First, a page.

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More than Grover Beach 

A proposed affordable housing/warming center will affect residents in Arroyo Grande too

I feel compelled to respond to the article "Grover Beach could have its first affordable housing project" published in the March 7 New Times. In it, the author described the 5 Cities Homeless Coalition's proposal to significantly expand homeless services at the Hillside Church including a warming center, youth dormitory housing, and affordable housing and noted that according to project proponents, "some residents have expressed concerns this project would make the homeless situation worse."

That's far from accurate. Neighborhood residents, many of whom live in Arroyo Grande since the proposal is on the Grover Beach city limit east of Oak Park, recognize that homelessness is a critical issue that needs to be addressed compassionately. But the proposal raises numerous questions.

What security measures are being proposed to address potential impacts to the existing residential neighborhood? The neighborhood has experienced a rash of crimes related to the existing warming center including: drug/alcohol use, public urination/defecation, and at least one burglary committed by a drug-addled "transient" that ended with him violently resisting arrest. The proposal is located within a half-mile of Ocean View Elementary on a major walking route for schoolchildren. The potential for more problems are obvious.

How was the location selected? The Grover Beach general plan already has an emergency shelter overlay zone in a mixed-use commercial neighborhood south of Grand Avenue. Rather than find an appropriate warming center location consistent with its general plan, Grover Beach is instead proposing to change the general plan to shoehorn the facility into a residential neighborhood with an elementary school because they found a convenient property and grant money. That's not how good public policy is implemented.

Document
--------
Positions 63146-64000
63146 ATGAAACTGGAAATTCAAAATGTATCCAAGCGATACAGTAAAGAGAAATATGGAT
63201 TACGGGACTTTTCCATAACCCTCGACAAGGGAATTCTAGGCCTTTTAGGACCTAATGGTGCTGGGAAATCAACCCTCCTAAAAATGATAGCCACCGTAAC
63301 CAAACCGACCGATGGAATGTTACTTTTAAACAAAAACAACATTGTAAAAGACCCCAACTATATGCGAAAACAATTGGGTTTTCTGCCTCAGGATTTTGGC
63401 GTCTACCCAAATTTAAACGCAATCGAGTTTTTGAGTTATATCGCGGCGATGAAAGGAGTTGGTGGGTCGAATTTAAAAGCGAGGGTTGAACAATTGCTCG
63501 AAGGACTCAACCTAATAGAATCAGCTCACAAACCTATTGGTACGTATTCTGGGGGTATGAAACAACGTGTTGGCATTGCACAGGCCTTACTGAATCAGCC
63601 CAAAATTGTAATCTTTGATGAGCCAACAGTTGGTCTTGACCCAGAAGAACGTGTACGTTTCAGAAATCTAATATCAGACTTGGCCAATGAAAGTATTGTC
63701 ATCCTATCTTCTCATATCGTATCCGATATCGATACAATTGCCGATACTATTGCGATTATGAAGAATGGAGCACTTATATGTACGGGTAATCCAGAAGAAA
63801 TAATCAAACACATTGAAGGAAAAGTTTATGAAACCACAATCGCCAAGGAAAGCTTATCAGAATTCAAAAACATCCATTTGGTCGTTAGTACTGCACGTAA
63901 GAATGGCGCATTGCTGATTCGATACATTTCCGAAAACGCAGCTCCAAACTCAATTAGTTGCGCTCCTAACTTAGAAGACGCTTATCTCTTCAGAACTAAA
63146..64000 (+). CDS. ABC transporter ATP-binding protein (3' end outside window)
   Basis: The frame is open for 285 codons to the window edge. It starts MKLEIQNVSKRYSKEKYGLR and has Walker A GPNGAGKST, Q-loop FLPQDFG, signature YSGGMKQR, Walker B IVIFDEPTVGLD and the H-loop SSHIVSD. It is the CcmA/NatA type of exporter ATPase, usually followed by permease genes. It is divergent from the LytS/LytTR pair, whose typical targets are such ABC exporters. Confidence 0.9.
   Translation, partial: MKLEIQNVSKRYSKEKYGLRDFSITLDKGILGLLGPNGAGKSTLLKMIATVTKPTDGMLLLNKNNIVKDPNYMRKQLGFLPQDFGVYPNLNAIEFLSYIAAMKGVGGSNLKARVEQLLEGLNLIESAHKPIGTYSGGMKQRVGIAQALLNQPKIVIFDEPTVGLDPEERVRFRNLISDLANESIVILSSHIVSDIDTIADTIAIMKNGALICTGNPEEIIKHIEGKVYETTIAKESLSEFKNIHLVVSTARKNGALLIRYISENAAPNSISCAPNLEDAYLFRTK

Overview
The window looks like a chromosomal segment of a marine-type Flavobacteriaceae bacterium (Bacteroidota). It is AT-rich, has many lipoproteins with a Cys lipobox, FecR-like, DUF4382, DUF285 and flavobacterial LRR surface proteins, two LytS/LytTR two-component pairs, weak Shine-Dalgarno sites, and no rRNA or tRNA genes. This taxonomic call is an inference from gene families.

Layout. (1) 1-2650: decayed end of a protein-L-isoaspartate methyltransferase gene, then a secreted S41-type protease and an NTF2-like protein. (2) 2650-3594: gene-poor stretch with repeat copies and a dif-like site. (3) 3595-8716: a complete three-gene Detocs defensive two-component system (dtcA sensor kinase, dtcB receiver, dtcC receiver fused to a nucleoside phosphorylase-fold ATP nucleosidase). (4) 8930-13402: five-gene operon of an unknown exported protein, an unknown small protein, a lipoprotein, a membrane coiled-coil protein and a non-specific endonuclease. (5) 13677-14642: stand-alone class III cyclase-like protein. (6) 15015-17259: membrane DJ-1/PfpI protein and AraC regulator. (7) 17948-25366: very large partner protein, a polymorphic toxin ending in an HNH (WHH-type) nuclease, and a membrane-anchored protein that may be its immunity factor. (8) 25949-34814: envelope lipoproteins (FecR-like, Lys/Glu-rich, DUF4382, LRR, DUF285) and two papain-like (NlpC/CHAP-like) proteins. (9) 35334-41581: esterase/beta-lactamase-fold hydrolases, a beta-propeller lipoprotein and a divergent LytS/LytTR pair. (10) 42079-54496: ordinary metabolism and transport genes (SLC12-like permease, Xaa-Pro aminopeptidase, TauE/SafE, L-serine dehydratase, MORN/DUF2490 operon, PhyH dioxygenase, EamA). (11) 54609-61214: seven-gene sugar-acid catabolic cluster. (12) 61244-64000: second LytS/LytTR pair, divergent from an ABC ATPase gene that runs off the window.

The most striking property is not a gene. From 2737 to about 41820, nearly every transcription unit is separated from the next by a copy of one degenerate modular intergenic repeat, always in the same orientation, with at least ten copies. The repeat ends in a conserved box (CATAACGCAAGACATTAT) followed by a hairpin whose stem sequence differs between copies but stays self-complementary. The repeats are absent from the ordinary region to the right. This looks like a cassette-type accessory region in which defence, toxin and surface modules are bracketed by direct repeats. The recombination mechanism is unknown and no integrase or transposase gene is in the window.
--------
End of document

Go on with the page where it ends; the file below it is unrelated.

Why hasn't there been more public outreach regarding this proposal? The Hillside Church has been used as a warming center for two years without any notice to neighbors. Local residents only learned about the proposed expansion through social media and word of mouth. Furthermore, since the location is on the Grover Beach city limit east of Oak Park, it is primarily Arroyo Grande residents who will bear the impacts of the proposal. What notice did Grover Beach provide to Arroyo Grande prior to selection of the site? According to the proposal, the property is already in escrow. Neighborhood residents are feeling alienated and railroaded.

Why would emergency/transitional and affordable housing be co-located? The goal of affordable housing is to integrate disadvantaged folks into the larger community. Fair enough, but placing an emergency shelter (warming center), homeless case management services, and transitional youth housing adjacent to affordable housing is counterproductive.

The homelessness crisis is a regional challenge that requires a regional response, incorporating input from all stakeholders. Grover Beach's unilateral proposal reeks of opportunism, is not neighborly, and ultimately does the homeless a disservice. Δ

Ben Oakley writes from Arroyo Grande. Send comments through the editor at clanham@newtimesslo.com. Or you can write your own letter to the editor and send it to letters@newtimesslo.com.

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